Handyman ≠ Plumber or Electrician
Weekend Warrior ≠ Working for a Living
Enthusiast ≠ Professional
Ok, so we don’t need an extensive list here as I think you get the idea. And don’t get me wrong I’m not trying to be negative here either- I would take good presenters over bad ones any day. The point I’m trying to make = even though people can be good at giving or making a presentation does not make them a learning expert.
This weekend I was looking through some old files and came across an old Mead notebook and in one of the covers it discussed Bloom’s Taxonomy. In all the years of school, I probably read it dozens of times, but it wasn’t until I got into L&D that the lightbulb went on. Now, if you’re a good presenter that’s still reading this… and Bloom’s Taxonomy makes sense then you might be closer to being a L&D expert than you might think!
The fact of the matter is that even if you know that people need breaks, crowd interaction, or visuals for the 'V' in VAK it doesn’t mean you’re ready to make the call for what and how best to provide ‘learning’. In some instance, maybe that great live presentation wasn’t even needed. Maybe, they just needed a good job aid.
I have also found that as I create great content for learning it is sometimes mistaken for what I’ll call a ‘given output’ from the L&D team. Have you ever heard of the infamous “PPT Wizard/Guru/Ninja?” I also hear sometimes, “Well, on the last project you provided a live training, a webinar, an eLearning and a video and this time you only want to give me a recorded webinar and a piece of paper with steps on it- what’s up with that?”
Now, sometimes what client wants client gets... but the argument here is to trust your L&D professional. Just because it can be a video doesn’t mean it always should be a video- no one likes to watch a 30-minute mono-tone talking head. (Maybe I shouldn’t say ‘no one’?). We don’t just wake up and say “I don’t feel like doing a video today”- we’re taking into consideration many different elements and different learning theories before we make the decision. (Yes, sometimes it does go through the filter of 'is the juice worth the squeeze' but that's a whole other blog topic for a different day.)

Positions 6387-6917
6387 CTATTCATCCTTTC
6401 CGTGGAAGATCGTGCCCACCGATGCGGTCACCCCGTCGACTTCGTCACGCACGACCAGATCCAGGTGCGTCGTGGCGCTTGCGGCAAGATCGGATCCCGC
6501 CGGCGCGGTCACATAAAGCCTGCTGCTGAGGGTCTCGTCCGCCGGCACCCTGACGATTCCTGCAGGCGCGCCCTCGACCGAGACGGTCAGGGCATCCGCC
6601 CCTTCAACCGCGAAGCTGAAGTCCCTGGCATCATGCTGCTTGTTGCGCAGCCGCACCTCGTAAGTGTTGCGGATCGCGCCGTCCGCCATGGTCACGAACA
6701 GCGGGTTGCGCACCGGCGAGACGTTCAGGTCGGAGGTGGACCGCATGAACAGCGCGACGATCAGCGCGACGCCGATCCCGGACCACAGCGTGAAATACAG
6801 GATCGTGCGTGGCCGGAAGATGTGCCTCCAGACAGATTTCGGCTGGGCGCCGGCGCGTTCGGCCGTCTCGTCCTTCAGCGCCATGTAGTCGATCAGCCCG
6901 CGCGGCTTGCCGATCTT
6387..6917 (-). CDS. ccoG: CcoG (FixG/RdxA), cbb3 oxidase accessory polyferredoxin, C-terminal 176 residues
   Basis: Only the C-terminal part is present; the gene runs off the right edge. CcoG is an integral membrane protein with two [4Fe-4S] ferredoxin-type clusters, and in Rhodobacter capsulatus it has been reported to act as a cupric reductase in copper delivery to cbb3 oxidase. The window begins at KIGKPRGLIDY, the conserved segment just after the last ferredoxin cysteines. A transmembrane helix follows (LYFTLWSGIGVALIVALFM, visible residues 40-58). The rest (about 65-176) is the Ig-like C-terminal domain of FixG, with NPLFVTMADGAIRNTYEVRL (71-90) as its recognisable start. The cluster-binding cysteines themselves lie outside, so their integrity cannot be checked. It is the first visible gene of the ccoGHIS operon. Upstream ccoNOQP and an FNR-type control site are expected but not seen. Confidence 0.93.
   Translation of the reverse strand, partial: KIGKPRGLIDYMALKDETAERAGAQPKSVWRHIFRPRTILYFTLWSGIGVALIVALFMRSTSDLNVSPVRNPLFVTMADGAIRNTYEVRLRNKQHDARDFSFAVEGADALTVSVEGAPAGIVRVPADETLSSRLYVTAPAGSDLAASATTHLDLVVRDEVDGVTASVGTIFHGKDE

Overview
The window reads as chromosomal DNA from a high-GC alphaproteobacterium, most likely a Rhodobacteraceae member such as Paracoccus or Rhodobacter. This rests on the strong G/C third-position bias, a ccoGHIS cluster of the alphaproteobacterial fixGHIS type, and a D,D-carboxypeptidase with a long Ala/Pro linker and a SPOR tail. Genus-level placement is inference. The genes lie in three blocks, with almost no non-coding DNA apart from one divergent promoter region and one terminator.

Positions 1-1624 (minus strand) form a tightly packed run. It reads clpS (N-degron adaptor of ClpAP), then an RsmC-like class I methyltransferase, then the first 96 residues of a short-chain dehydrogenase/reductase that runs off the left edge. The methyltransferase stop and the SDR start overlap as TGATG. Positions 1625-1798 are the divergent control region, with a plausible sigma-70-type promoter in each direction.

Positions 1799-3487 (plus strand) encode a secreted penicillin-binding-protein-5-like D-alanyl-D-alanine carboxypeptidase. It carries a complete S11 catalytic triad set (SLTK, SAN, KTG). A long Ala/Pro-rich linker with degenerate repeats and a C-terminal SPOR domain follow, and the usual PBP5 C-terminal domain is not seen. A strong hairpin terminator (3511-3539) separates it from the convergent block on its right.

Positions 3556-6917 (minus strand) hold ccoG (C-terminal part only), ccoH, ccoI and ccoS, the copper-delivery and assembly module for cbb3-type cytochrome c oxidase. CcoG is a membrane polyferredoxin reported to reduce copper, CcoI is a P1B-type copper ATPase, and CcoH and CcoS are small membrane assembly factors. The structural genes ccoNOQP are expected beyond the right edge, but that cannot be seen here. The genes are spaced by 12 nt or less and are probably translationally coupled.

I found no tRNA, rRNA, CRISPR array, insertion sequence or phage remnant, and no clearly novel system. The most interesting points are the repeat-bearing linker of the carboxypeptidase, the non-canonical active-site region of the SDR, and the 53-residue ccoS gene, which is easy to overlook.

In summary, I like to call it learning our craft. VP’s don’t become VP’s overnight (for the most part). Great chefs don’t wake up one day and cook a soufflé. Great professional sports athletes don’t just pick up a ball and step onto the court without years of practice. ‘Googling’ YouTube videos on how to replace a toilet doesn’t mean you’re a professional plumber. The same concept applies to L&D. Just because you can give a great presentation or make a good presentation doesn’t equate to being an L&D expert.
My call to action for you- trust your L&D team to make L&D calls. If you’re on the L&D team because you’re a great presenter that can make great presentations- then make sure to ‘learn your craft’. It's not hard to get started... you're on the ATD website- look up one of their trainings or do a gut check/reality check with the CPLP?! There are many philosophies out there and studies on adult learning principles- make sure you take the time to learn and understand them. Maybe the next time you read this blog again, Bloom’s Taxonomy will make sense?
"Bloom's Taxonomy"... I know you probably just Googled that. J Until next time- how do you leverage your L&D experts?
Photo credit: Rita Morais on Unsplash